These days, when Vice President Yemi Osinbajo goes to the market to distribute $27 TraderMoni to the impoverished masses failed by their administration, one wonders if he is bothered between the yawning gap of what they promised and what they now deliver. They might argue that they made their promises like typical politicians and were not entirely aware of the enormity of the task ahead of them. However, there is virtually no one in power in the APC that can claim to be a political virgin. If they were astounded by the reality of governance at the presidential level, it is because their subpar administration in the South-West had never been subjected to scrutiny before now. They have benefited from years of construing themselves as the “opposition,” an underdog whose faults could (and should be overlooked). Now that they are at the centre, and those odds are out of their immediate control, we can see clearly that their party is full of mere blabbermouths, empty suits and agbada.
When the 2019 electioneering kicks off fully, it is almost certain they will not engage Nigerians on issues of general concern. Instead, they will bleat their wearying boasts about having to wipe the PDP’s mess until they exhaust our spirits. While they genuinely might have had to deal with the previous administrations’ sloppiness, and they also did not have enough financial resources at the start to fulfil certain high expectations, the APC has no excuses for not carrying out parts of its promises that did not require financial resources. They promised more transparency in their spending; electoral reforms, although the Ekiti and Osun elections said otherwise; constitution amendment to remove immunity for public service holders, but their handling of corruption cases has been more of showmanship; employment of the “best and brightest” into public service, instead of naked nepotism by Buhari’s government; job creation policies, instead of massive job loss the nation has experienced; reduction of the bloated civil service; environmental-friendly policies; gender equality, etc.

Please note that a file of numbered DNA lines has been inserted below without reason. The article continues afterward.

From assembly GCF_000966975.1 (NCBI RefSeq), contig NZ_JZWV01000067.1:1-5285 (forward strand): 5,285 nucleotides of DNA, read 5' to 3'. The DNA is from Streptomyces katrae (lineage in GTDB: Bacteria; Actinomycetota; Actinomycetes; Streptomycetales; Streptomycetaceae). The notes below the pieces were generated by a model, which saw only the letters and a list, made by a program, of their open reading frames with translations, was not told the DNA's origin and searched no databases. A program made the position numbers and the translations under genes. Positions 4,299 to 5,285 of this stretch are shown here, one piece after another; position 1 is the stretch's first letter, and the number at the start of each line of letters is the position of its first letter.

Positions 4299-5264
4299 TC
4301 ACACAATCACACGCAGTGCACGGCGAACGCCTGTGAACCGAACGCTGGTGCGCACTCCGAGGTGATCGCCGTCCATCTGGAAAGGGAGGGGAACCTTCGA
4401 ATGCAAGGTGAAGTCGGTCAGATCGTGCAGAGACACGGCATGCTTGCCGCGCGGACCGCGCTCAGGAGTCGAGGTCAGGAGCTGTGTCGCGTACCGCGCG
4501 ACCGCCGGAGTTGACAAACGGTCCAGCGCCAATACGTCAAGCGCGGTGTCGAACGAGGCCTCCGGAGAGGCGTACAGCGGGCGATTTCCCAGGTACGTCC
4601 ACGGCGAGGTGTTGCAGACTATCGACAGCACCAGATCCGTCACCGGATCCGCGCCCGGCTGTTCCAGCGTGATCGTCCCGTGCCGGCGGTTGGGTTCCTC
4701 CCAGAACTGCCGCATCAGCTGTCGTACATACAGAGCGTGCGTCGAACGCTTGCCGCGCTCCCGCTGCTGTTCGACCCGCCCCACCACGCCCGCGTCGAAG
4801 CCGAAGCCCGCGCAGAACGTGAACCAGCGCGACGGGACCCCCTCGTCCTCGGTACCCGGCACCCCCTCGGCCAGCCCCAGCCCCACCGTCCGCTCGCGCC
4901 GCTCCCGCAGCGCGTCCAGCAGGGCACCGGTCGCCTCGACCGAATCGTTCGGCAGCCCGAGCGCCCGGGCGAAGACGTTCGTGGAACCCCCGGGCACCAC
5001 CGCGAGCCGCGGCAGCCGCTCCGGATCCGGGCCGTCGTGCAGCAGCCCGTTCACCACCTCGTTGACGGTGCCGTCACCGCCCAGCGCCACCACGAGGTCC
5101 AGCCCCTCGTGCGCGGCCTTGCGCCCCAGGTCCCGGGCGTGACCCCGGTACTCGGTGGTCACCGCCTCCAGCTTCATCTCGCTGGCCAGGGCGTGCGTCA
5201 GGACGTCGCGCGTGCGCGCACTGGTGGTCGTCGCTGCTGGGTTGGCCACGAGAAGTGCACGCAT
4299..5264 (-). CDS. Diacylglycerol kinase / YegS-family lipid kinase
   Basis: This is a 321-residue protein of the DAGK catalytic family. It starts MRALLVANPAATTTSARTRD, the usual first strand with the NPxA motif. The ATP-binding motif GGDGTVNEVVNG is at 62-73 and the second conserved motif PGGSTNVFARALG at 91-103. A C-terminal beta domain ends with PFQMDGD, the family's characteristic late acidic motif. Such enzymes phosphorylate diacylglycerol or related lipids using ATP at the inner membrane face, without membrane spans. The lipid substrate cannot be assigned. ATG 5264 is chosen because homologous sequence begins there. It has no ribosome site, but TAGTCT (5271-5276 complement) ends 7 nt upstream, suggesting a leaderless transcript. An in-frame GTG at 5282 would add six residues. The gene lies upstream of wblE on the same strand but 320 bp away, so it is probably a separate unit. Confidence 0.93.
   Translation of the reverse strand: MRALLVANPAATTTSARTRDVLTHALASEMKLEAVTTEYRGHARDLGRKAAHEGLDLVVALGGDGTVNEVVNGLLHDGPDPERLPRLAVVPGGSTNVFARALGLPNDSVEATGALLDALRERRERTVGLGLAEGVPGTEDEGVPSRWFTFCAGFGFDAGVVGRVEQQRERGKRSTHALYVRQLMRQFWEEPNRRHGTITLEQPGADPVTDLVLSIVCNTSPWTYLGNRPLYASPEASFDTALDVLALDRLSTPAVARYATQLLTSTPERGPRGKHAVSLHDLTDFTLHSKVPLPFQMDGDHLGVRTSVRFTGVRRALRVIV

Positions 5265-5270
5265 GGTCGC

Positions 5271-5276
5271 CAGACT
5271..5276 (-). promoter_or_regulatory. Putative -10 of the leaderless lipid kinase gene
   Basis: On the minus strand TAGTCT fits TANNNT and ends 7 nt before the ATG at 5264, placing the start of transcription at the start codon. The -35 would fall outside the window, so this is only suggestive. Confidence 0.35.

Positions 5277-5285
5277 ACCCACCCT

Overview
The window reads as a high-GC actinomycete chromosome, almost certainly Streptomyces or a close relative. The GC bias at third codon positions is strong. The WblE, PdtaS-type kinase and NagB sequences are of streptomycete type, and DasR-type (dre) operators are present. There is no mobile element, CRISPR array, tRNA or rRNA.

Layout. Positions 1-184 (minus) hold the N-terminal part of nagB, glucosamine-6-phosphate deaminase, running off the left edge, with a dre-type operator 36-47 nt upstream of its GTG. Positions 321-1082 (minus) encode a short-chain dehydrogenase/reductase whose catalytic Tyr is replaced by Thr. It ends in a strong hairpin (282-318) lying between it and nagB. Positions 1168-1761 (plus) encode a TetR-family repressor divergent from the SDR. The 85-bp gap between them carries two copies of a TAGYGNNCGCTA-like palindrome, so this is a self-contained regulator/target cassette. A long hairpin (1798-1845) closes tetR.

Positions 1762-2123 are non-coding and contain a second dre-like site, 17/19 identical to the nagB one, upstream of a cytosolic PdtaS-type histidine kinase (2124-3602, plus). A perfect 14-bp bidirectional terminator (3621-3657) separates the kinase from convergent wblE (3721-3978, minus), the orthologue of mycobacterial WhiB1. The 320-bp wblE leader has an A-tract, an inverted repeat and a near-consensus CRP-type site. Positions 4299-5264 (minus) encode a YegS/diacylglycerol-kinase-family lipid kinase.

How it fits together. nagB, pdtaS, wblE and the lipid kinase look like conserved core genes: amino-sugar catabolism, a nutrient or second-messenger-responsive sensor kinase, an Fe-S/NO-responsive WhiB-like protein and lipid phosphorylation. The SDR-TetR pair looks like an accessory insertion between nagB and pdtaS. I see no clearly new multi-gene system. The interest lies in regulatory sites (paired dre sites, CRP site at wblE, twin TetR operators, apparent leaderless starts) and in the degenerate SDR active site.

The moment they won the election, the first thing they did was to forget their promises and they fell into the same pattern of unproductive governance that the PDP had established. Not only did they lazily reach for the habits of administration that made previous governments ineffective, they never summoned the will to improve on the art of governance. That is why one of their poorly-conceived projects like Air Nigeria was aborted before it could ever even take off. Given their blunders and the level at which they failed expectations, do they deserve another four years?
Buhari should not be rewarded for his underwhelming leadership by slapping him with another term. He has severe ethical challenges, and those who think that he has any more surprises up his sleeves are going to drag all of us down with such gullible delusions. Buhari is a Nollywood film without a Part 2. What we have seen in the past four years is all there is to him; there is no promise of self-reflexivity that will lead improvements and transformation to their techniques of governance. If Buhari wins in 2019, we will be worse off as a nation given that there is nothing at stake for him – no third term tenure – to propel his waning energy. The man will lifelessly spend all his days behind the curtains in Aso Rock, outsourcing all his responsibilities to the power mongers and lying spirits that surround him in Aso Rock until 2023. For those of us who genuinely care about Nigeria, that kind of fate is too dreadful even to imagine.
– This piece was written by Abimbola Adelakun/Punch